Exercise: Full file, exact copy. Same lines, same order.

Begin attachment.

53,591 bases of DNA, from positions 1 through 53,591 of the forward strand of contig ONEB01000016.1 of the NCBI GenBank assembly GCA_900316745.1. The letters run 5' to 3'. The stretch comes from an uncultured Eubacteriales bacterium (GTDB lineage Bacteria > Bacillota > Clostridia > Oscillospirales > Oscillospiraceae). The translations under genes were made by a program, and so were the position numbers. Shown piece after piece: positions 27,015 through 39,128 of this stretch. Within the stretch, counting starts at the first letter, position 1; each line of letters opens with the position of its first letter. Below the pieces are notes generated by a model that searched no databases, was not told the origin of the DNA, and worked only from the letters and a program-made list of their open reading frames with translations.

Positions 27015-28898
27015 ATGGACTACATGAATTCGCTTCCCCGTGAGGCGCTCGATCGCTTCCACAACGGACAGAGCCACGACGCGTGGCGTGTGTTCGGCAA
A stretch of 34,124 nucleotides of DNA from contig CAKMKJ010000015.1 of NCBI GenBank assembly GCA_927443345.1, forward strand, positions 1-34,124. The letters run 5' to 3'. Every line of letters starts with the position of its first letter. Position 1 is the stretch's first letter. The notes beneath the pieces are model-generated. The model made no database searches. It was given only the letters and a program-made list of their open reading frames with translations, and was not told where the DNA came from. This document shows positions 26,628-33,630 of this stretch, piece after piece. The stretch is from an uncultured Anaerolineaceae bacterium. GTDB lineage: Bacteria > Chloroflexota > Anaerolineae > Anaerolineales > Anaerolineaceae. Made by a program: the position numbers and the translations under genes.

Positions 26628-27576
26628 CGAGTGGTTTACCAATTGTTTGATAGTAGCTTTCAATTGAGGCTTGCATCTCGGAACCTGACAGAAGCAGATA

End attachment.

53,591 bases of DNA, from positions 1 through 53,591 of the forward strand of contig ONEB01000016.1 of the NCBI GenBank assembly GCA_900316745.1. The letters run 5' to 3'. The stretch comes from an uncultured Eubacteriales bacterium (GTDB lineage Bacteria > Bacillota > Clostridia > Oscillospirales > Oscillospiraceae). The translations under genes were made by a program, and so were the position numbers. Shown piece after piece: positions 27,015 through 39,128 of this stretch. Within the stretch, counting starts at the first letter, position 1; each line of letters opens with the position of its first letter. Below the pieces are notes generated by a model that searched no databases, was not told the origin of the DNA, and worked only from the letters and a program-made list of their open reading frames with translations.

Positions 27015-28898
27015 ATGGACTACATGAATTCGCTTCCCCGTGAGGCGCTCGATCGCTTCCACAACGGACAGAGCCACGACGCGTGGCGTGTGTTCGGCAA
A stretch of 34,124 nucleotides of DNA from contig CAKMKJ010000015.1 of NCBI GenBank assembly GCA_927443345.1, forward strand, positions 1-34,124. The letters run 5' to 3'. Every line of letters starts with the position of its first letter. Position 1 is the stretch's first letter. The notes beneath the pieces are model-generated. The model made no database searches. It was given only the letters and a program-made list of their open reading frames with translations, and was not told where the DNA came from. This document shows positions 26,628-33,630 of this stretch, piece after piece. The stretch is from an uncultured Anaerolineaceae bacterium. GTDB lineage: Bacteria > Chloroflexota > Anaerolineae > Anaerolineales > Anaerolineaceae. Made by a program: the position numbers and the translations under genes.

Positions 26628-27576
26628 CGAGTGGTTTACCAATTGTTTGATAGTAGCTTTCAATTGAGGCTTGCATCTCGGAACCTGACAGAAGCAGATA